Tell us more about the soil as that makes a difefrence. for example, beech doesn't like to have its feet wet but hornbeam doesn't mind heavy, claggy ground. Both will grwo quite fast and dense if kept clipped and can be kept quite narrow too thus saving space. Both are deciduous but keep their autumnal brown leaves if pruned before the end of July.
Hawthorns are also fast growing but are thorny - good for deterring unwanted visitors and protecting birds. It plays host to lots of insects and has spring flowers for nectar and then fruits for birds in autumn.
In the evergreen ranges, yew is good and can be clipped very neatly but it's very dark green and the clippings and fruits are poisonous so not a good idea if you have small children around. Other conifers will grow rapidly but can easily run away with you and do not recover if you clip back into brown wood. Laurel is a thug. The more you prune the more it grows and its large leaves look dreadful when cut with hedge trimmers. Privet is an option if your situation is not too exposed.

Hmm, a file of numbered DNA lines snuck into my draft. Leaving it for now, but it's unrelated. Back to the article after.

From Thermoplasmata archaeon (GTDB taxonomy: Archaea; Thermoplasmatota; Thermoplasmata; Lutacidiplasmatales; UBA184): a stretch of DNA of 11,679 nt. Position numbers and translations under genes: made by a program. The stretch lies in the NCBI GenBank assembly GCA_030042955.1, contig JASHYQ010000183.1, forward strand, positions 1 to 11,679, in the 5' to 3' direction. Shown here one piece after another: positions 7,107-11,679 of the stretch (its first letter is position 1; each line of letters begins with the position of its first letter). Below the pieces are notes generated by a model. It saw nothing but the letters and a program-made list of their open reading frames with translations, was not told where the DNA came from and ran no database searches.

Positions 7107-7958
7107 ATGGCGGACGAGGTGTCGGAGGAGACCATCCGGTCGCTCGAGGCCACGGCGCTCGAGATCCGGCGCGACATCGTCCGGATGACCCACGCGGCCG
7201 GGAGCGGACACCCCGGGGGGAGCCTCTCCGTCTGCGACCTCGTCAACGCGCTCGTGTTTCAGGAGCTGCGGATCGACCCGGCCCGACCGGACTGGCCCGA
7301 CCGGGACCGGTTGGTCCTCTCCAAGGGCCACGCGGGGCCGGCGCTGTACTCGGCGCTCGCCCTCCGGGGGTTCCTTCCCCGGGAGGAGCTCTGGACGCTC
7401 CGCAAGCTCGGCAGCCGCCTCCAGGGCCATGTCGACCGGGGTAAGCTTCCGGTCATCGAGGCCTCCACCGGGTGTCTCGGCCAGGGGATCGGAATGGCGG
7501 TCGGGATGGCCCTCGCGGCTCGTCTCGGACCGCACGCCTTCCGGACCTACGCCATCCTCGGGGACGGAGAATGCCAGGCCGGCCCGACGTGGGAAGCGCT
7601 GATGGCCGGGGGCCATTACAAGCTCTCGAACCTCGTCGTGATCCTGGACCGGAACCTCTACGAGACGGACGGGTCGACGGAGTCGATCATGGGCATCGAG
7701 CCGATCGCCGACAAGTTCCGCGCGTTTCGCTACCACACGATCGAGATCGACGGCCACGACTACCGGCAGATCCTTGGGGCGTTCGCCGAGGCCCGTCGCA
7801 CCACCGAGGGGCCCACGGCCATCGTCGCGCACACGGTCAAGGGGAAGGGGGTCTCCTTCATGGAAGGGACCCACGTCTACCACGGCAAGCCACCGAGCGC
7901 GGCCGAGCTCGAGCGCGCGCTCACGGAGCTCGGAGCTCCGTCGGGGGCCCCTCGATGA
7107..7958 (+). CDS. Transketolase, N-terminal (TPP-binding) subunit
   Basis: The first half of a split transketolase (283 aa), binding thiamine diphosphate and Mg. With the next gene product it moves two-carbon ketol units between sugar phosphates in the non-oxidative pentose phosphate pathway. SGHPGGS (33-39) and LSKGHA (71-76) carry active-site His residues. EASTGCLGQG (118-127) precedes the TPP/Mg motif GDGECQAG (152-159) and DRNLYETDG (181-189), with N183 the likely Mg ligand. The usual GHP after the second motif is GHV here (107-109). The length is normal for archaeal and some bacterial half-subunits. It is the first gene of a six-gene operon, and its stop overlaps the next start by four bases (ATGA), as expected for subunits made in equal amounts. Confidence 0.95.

As ever, good soil preparation is the key to success so dig a decent trench and backfill with plenty of added compost and/or well rotted manure. Don't buy the biggest plants as they take longer to establish. my hawthorn hedge started as single stemmed whips which I pruned back to 9" after planting. It grows 6' a year which is something else to consider - maintenance.